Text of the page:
I'm sure there's a Hallmark list out there somewhere, but I'm mostly being facetious; my point is... we don't generally concern ourselves with "anniversaries" that don't end in 5 or 0. And even then, we're probably being a bit excessive with our cultural addiction to mindless counting.
My larger point is that up until a few weeks ago, maybe, no one particularly cared that Glenn Beck was going to be part of a rally at the Lincoln Memorial which, as it turns out, happened to coincide with the 47th anniversary of Martin Luther King giving his "I Have A Dream" speech at the same place.
Coincidence? Probably not. But unlike many who seem to be convinced the apocalypse is at hand - including many of Beck's fans, one might note - I tend to think the lesson from yesterday's gathering was mostly that collective assemblages on the Mall in DC are kind of silly. We like to think that America is a culture overwhelmed by mass opinions, run by the will of crowds, all too familiar with the tyranny of the majority.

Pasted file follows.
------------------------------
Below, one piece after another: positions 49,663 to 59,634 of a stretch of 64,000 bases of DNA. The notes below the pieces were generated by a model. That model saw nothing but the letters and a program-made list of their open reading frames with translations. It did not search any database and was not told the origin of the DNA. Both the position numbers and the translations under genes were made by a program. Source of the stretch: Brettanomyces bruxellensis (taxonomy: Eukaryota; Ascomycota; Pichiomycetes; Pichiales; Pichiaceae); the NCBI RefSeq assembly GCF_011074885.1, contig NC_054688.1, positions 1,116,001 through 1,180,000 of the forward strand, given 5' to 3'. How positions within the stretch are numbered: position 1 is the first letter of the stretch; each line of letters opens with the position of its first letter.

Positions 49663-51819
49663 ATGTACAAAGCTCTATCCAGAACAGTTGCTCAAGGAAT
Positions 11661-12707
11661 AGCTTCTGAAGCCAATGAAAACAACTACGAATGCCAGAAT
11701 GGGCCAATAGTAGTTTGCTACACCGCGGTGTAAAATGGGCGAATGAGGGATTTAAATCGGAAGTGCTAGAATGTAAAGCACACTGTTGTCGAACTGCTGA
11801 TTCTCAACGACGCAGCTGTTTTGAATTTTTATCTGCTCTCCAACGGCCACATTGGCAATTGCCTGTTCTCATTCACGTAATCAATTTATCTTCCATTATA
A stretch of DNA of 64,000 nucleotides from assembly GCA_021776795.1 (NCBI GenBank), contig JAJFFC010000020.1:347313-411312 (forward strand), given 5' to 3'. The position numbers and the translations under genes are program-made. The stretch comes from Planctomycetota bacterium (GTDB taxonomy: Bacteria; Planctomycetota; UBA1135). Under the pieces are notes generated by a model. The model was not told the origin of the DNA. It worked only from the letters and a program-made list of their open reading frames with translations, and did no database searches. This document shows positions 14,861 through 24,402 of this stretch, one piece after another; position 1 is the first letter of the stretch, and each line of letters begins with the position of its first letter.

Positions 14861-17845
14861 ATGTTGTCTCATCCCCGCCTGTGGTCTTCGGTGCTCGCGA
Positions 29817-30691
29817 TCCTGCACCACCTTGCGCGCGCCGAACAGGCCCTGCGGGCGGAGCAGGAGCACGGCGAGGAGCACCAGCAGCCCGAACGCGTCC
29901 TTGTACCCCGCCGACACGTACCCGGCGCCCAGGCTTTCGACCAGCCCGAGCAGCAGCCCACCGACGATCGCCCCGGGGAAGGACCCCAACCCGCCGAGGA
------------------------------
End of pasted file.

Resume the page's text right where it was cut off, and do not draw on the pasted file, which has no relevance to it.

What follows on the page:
The reality, I tend to suspect, is that in America we tend to ignore just how not true any of that is - that the real proof of the amazing freedoms that we've created in this country (the freedoms we are convinced will evaporate before our eyes at any moment), is just how little power the majority, or the crowd, has over any one of us. Nowhere, really, offers a place for the anarchist separatist quite like some out of the way spot in some forgotten corner of an American city. And nowhere else is that lonely separatist likely to find a bunch of others, free from intrusion or harassment by the outside world.
Let your freak flag fly, I say.